Physical activity at any intensity linked to lower risk of early death

The report encourage people to keep physically active to help reduce their risk of getting dementia

The report encourage people to keep physically active to help reduce their risk of getting dementia

The study noted that even a small increase in light activity, such as washing dishes, a little gentle gardening, or shuffling around the house, might help stave off an early death among older adults.

In the study, the team analyzed data from eight studies that included more than 36,000 adults, aged 40 and older, who were followed for an average of nearly six years.

Professor Tom Yates, a professor of physical activity, sedentary behaviour and health at the University of Leicester and a co-author of the study, said: "These results are fantastic".

Professor Ulf Ekelund at the Norwegian School of Sports Sciences and first author of the study said: "It is important for elderly people, who might not be able to do much moderate-intensity activity, that just moving around and doing light-intensity activity will have strong effects and is beneficial".

Researchers found that any level of physical activity, regardless of intensity, was associated with a substantially lower risk of early death.

Moderate activity includes brisk walking, vacuuming or mowing the lawn, while vigorous activity includes jogging, carrying heavy loads or digging.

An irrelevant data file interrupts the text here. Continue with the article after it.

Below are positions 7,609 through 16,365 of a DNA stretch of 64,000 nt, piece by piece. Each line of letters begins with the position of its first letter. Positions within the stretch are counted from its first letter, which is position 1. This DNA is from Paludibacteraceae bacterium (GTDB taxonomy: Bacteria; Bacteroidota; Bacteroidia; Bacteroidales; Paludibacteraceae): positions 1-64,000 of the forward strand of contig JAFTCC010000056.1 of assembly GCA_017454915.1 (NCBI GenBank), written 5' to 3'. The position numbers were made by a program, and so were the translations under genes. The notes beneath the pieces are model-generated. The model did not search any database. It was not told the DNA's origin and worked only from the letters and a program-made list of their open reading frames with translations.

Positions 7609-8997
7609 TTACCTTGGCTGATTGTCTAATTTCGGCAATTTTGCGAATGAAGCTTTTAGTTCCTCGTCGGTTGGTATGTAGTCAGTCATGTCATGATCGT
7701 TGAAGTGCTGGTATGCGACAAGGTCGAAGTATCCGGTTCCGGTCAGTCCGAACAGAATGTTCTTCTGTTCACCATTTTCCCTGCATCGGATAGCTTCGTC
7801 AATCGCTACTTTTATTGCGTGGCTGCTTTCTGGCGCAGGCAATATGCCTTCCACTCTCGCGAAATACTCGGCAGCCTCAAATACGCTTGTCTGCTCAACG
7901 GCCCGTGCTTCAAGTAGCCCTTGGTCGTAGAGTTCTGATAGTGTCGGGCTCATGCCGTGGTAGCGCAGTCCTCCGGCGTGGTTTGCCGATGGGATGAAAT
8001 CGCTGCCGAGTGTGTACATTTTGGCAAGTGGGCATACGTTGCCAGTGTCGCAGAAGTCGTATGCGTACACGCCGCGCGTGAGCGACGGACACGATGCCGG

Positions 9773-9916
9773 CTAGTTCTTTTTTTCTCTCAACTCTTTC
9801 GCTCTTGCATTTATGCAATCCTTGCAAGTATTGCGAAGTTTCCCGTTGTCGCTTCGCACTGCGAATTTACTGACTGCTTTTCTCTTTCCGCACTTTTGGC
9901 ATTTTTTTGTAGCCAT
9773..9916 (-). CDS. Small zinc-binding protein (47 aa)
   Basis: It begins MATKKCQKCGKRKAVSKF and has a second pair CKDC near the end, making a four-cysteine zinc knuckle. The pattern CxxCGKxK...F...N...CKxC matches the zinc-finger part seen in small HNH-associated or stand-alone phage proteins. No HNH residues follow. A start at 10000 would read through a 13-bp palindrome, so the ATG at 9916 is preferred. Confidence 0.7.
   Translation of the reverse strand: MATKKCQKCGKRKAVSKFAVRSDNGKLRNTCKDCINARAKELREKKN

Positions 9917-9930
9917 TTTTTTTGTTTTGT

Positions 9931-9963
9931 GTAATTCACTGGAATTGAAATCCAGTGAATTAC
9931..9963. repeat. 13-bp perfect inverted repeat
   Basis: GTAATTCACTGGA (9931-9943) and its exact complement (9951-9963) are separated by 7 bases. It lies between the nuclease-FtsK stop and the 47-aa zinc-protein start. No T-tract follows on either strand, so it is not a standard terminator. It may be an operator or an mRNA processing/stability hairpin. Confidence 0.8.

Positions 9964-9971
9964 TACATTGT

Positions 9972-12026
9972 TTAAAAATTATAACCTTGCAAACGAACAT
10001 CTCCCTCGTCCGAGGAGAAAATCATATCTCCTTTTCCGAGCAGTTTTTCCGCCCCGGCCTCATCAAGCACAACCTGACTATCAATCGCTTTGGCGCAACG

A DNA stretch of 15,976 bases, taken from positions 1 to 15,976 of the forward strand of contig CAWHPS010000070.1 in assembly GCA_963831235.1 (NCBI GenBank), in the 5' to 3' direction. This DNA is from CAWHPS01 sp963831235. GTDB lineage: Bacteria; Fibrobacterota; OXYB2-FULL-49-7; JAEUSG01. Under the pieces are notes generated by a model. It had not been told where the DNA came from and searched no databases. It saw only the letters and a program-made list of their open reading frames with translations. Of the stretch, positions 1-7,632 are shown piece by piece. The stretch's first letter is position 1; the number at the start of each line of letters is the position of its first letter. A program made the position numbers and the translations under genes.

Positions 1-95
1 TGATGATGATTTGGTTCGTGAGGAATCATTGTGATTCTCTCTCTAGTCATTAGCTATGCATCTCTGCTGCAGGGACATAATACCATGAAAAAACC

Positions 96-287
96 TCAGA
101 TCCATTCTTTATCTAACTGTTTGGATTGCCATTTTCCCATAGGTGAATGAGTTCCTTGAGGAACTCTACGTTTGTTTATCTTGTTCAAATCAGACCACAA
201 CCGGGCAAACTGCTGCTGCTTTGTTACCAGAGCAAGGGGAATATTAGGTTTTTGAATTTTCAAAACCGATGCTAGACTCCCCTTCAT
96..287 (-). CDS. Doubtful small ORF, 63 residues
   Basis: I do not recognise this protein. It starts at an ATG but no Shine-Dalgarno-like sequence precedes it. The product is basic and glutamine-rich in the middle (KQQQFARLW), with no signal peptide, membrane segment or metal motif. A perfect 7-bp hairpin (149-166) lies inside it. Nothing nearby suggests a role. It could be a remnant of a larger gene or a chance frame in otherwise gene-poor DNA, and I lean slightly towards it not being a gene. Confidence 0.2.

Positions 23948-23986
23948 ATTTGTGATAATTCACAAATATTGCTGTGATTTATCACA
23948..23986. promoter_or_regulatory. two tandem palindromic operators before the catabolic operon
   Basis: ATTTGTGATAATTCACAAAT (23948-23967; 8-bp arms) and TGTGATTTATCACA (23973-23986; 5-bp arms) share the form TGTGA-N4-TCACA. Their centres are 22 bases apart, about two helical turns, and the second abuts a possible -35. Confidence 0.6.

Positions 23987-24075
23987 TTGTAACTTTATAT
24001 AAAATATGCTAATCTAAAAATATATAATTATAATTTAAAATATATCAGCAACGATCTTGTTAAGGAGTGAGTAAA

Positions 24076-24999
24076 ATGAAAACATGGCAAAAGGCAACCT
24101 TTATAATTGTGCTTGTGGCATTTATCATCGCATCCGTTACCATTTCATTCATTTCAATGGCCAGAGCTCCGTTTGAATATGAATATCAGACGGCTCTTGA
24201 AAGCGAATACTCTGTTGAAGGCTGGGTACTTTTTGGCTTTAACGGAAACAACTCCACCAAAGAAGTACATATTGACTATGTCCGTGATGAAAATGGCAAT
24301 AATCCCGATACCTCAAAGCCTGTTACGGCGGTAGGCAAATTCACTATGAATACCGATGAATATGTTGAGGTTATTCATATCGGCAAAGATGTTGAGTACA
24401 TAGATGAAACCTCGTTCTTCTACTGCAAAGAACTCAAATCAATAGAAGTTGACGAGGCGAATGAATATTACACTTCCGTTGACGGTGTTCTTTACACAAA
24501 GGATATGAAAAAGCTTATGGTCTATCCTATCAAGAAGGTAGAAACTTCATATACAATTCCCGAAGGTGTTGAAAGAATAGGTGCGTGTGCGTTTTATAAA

Gavin Sandercrock from the University of Essex said: "The study reinforces the important message that getting the least active people to do even just a little bit more physical activity can have important health benefits".

The study was conducted in the United States and Western Europe on 36,383 adults who were at least 40 years old with an average age of 62.

During follow-up, 2149 (5.9%) participants died.

A similarly steep decline in death rates was associated with increasing amounts of light physical activity up to about 300 minutes (5 hours) a day, and moderate-intensity physical activity of about 24 minutes per day.

For adults up to the age of 64, the NHS recommends at least 150 minutes of moderate aerobic activity such as cycling or brisk walking every week and strength exercises on two or more days a week that work all the major muscles. However, these are based mainly on self-reported activity, which is often imprecise.

On the other hand, being sedentary for nine or more hours a day was associated with a higher risk of death.

It stated that higher levels of any kind of physical activity helped ward off an early grave for most. It has previously been widely assumed that more is better in terms of physical activity for health.

However, the findings in the study may not apply to other populations and younger people.

In a linked editorial in The BMJ, independent researchers acknowledged the importance of the findings, concluding that, "developing ways to limit sedentary time and increase activity at any level could considerably improve health and reduce mortality".